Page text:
No, I haven't forgotten how to read, or stopped reading books entirely. But I mainly read on public transport on the way to and from the theatre, so ever since I started scribbling my reviews on the way home that's half my reading time gone; plus now bus tickets have gone up to the point where I'm not saving much if I get the bus instead of the tube or train, most of my journeys are shorter. But I have still been reading, and with it being the next "young adult" book series to get the Hollywood movie treatment I got Suzanne Collins' Hunger Games trilogy (The Hunger Games, Catching Fire and Mockingjay) when they were discounted on the Kindle, and ended up reading all three in a row. The premise is, as everyone says, Battle Royale for kids - in a far future dystopia, the Roman Empire-themed Capitol oppresses the surrounding 12 Districts, and following a failed rebellion 74 years ago, likes to make a show of their power by a compulsory annual reality show: A boy and girl from each district aged between 12 and 18 is chosen by lottery to fight to the death in a televised arena, with only one survivor at the end. As the series goes on, inevitably an uprising against the Capitol does start to rumble and Katniss, the narrator who in the first book is a competitor in the Games, finds herself an important figure among the rebels.
Well I did rather enjoy these; Catching Fire was the strongest although the first two books do both take a while to properly get going. Collins is principally a screenwriter and the books are pretty clearly written with film adaptation in mind, with a clear three-act structure and lots of action. But in their own right I did enjoy how bleak the books were, with a younger audience in mind there aren't exactly detailed descriptions of entrails flying around but some of the deaths of other competitors are pretty gruesome nonetheless. Even the compulsory love triangle to get the teenage girls interested is pleasingly fucked up and openly cynical: Katniss and the other District 12 "tribute," Peeta, have a big doomed romance for the benefit of the cameras, which she plays up to, oblivious to the fact that he actually means it, and thinks she does too. And I like that unlike other, more sparkly franchises, we don't get told what A Woman's Place is, and instead the gender stereotypes are pretty much reversed, with Peeta the hopeless romantic and Katniss the action heroine who's clueless about relationships.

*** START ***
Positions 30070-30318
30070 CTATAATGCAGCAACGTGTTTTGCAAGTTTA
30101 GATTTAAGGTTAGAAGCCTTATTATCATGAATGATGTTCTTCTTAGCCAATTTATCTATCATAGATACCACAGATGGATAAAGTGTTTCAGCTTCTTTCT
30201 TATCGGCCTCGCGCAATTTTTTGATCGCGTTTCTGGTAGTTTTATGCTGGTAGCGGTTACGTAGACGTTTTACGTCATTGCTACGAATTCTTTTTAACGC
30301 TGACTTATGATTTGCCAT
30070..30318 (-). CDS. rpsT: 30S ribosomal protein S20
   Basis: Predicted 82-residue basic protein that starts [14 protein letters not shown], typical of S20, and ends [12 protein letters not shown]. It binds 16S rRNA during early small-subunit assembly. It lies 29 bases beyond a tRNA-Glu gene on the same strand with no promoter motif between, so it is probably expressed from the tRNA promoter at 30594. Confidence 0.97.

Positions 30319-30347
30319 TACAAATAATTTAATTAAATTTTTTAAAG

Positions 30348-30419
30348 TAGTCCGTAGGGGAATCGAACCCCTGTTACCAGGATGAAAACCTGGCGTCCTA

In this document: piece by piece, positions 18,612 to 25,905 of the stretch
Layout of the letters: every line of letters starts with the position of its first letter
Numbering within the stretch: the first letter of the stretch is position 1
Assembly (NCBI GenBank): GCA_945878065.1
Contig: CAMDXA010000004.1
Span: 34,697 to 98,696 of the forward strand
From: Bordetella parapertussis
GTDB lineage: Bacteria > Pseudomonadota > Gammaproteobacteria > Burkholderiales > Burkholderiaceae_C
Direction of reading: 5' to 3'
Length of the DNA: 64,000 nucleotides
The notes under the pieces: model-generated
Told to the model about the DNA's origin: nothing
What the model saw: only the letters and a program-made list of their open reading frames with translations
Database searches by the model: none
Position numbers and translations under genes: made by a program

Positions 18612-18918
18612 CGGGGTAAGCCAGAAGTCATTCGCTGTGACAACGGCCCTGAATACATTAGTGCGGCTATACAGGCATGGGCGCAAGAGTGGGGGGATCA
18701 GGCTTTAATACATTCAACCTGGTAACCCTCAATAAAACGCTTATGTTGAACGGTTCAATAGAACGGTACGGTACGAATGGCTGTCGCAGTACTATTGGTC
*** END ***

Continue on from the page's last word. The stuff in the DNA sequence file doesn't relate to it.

The prose is pretty basic but that generally doesn't bother me with stories where it's mainly about the action. I mainly found it annoying in the underwritten deaths of some of the major supporting characters throughout the series - it's not so much "shockingly brutal and unexpected" as "having to click back a couple of pages 'cause I didn't notice a popular good guy get decapitated." And one death in particular does feel as if Collins belatedly realised she should have killed them off in the previous instalment. I get the impression the ending of the trilogy is unpopular with a lot of people and I can see why; the resolution of the love triangle feels like a concession, and I'm not even sure whom to, as anyone who liked the story so far would presumably be happier with a less conventional approach. And the last few chapters as a whole felt rushed to me, leaving a lot of plot holes. Still, I enjoyed the series overall and hopefully the films should be worth watching.